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Characterization of the complete mitochondrial genome of flower-breeding Drosophila incompta (Diptera, Drosophilidae)

De Ré, F. C., Wallau, G. L., Robe, L. J., Loreto, E. L. S.
Genetica 2014 v.142 no.6 pp. 525-535
Cestrum, Drosophila, flowers, genes, genetic markers, mitochondrial DNA, oviposition sites, phylogeny, population structure, ribosomal RNA, transfer RNA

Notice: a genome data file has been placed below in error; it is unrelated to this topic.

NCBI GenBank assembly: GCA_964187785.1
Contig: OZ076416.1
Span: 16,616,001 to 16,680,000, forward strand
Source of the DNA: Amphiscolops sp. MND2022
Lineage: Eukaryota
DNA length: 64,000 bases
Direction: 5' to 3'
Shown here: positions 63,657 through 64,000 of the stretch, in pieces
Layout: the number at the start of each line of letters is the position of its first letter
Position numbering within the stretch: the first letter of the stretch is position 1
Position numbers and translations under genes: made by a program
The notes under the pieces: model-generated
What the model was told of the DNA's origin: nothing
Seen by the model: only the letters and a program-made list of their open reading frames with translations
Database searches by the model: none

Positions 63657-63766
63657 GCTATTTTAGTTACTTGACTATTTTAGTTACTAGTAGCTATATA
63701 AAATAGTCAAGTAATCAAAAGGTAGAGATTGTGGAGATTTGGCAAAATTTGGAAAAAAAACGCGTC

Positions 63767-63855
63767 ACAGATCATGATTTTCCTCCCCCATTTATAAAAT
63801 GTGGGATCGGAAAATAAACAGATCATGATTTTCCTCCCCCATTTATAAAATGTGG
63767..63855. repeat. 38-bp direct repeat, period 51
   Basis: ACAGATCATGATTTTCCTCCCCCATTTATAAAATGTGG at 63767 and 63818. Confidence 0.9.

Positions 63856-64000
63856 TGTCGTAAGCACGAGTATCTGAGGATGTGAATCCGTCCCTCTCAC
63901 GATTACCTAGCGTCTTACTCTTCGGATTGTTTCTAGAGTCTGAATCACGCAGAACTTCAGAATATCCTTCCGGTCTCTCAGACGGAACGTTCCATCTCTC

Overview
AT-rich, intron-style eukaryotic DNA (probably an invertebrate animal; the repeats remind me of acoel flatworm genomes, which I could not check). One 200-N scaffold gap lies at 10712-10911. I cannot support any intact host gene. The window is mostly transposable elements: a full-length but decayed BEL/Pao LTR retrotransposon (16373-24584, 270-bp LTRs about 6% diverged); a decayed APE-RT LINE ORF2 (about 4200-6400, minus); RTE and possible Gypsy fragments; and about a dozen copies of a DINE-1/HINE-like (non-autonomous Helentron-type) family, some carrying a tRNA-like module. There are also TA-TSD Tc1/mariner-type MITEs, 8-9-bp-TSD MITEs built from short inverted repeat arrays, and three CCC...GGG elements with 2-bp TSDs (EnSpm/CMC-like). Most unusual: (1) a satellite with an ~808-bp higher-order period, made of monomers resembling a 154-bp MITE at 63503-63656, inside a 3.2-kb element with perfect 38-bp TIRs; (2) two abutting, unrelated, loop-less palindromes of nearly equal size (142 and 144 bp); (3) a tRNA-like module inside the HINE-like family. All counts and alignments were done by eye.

Drosophila incompta belongs to the flavopilosa group of Drosophila, and has a restricted ecology, being adapted to flowers of Cestrum as feeding and oviposition sites. We sequenced, assembled, and characterized the complete mitochondrial genome (mtDNA) of D. incompta. In addition, we performed phylogenomic and polymorphism analyses to assess evolutionary diversification of this species. Our results suggest that this genome is syntenic with the other published mtDNA of Drosophila. This molecule contains 15,641 bp and encompasses two rRNA, 22 tRNA and 13 protein-coding genes. Regarding nucleotide composition, we found a high A−T bias (76.6 %). The recovered phylogenies indicate D. incompta in the virilis–repleta radiation, as sister to the virilis or repleta groups. The most interesting result is the high degree of polymorphism found throughout the D. incompta mitogenome, revealing pronounced intrapopulational variation. Furthermore, intraspecific nucleotide diversity levels varied between different regions of the genome, thus allowing the use of different mitochondrial molecular markers for analysis of population structure of this species.